The Norwegian pop trio broke through in the US when their previously unsuccessful tune "Take On Me
" hit #1 on the Billboard Hot 100 in 1985 thanks to an innovative music video that combined pencil-sketch animation with live action. They hit the chart again when the single "The Sun Always Shines on T.V.
" landed at #20. While their success in the US was short-lived, the group became much bigger stars in Europe, notching a string of international hits throughout the '80s and '90s.
Harket stumbled upon the title "a-ha" in Waaktaar's songbook and suggested it for the band name. "It was a terrible song but a great name," he told Rolling Stone.
Waaktaar and Furuholmen met when they were kids and later formed the prog rock group Bridges. When the pair moved to London, they were bombarded by the pop music culture, which was scarce in Norway, and embraced the new sound. Harket, who was a member of the blues/soul band Souldier, joined the group as lead singer and the trio became a-ha.
They also have a huge following in South America, particularly in Brazil, where the Rock In Rio festival is held. At the 1991 event, a-ha's audience at the Maracana stadium topped out at 198,000, a Guinness World Record for the biggest rock concert attendance. When the festival invited the trio back for its 30th anniversary in 2015, it prompted the group to reunite after a six-year hiatus and release the comeback album Cast In Steel.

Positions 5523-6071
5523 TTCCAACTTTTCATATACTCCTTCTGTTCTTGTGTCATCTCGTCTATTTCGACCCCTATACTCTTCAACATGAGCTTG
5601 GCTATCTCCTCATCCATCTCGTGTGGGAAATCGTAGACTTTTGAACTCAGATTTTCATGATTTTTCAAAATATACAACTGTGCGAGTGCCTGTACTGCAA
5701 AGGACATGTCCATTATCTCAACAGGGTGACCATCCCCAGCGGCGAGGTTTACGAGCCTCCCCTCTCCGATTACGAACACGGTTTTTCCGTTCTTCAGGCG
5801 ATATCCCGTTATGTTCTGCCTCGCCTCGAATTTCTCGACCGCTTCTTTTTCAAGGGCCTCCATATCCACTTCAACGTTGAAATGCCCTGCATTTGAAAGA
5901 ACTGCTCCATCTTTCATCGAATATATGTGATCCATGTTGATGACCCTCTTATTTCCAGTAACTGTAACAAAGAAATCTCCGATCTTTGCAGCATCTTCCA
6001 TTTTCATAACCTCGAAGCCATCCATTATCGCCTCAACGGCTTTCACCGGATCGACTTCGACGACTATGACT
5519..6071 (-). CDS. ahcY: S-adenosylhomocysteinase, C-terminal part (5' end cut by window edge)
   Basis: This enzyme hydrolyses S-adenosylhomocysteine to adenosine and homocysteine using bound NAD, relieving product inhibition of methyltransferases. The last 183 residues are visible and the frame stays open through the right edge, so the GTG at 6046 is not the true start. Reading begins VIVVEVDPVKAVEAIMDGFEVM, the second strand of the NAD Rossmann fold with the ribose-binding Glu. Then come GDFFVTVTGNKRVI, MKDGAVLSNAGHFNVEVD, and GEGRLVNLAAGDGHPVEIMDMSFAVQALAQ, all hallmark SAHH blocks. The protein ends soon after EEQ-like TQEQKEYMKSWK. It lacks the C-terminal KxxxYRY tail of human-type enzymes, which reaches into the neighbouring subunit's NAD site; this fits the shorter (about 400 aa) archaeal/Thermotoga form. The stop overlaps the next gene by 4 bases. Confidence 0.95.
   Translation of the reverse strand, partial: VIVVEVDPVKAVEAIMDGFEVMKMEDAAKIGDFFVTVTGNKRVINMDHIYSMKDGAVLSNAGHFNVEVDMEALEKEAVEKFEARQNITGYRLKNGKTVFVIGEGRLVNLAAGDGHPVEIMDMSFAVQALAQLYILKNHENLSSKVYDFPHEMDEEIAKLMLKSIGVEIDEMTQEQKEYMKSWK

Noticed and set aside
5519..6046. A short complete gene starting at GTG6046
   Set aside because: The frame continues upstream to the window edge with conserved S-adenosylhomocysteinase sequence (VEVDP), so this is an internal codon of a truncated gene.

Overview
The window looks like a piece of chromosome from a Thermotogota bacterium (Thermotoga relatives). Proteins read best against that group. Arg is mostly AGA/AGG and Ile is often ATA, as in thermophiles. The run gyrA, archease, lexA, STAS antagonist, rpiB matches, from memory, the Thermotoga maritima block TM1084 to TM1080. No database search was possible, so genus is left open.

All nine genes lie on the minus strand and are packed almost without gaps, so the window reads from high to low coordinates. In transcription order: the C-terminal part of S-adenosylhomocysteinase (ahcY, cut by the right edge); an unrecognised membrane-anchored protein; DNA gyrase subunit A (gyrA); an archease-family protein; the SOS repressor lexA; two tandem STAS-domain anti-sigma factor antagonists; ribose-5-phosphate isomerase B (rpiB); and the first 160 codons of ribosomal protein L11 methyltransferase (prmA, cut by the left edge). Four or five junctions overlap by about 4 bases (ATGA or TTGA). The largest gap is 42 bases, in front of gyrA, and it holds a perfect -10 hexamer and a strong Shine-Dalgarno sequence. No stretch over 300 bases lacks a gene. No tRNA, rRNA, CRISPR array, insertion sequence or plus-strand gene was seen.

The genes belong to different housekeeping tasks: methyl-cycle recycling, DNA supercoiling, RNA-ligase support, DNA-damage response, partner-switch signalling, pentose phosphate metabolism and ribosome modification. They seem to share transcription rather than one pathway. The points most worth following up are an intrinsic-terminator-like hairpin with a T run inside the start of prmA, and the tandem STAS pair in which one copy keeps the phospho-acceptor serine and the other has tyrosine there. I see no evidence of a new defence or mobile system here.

During the band's early days in London, Waaktaar met his wife, Lauren Savoy, a Boston native who was studying abroad. The couple married in 1991 and joined their surnames. In 1994, they started the rock band Savoy, which found a following in Norway.
Their sole Grammy nomination was for Best New Artist in 1986, but the prize went to the English band Sade.
Coldplay, Keane, Oasis, Robbie Williams, Morrissey, and U2 are among the band's admirers.
Furuholmen's father, jazz trumpeter Kare Furuholmen, was killed in a 1969 plane crash in Oslo, when the a-ha keyboardist was six years old. Furuholmen was shocked to learn that Harket witnessed the tragedy as a child when he was returning from vacation with his family.
They wrote and recorded the theme song
for the 1987 James Bond film The Living Daylights
. They had a rocky working relationship with the movie's composer, John Barry, who referred to the trio as the "Hitler Youth" at the film's premiere.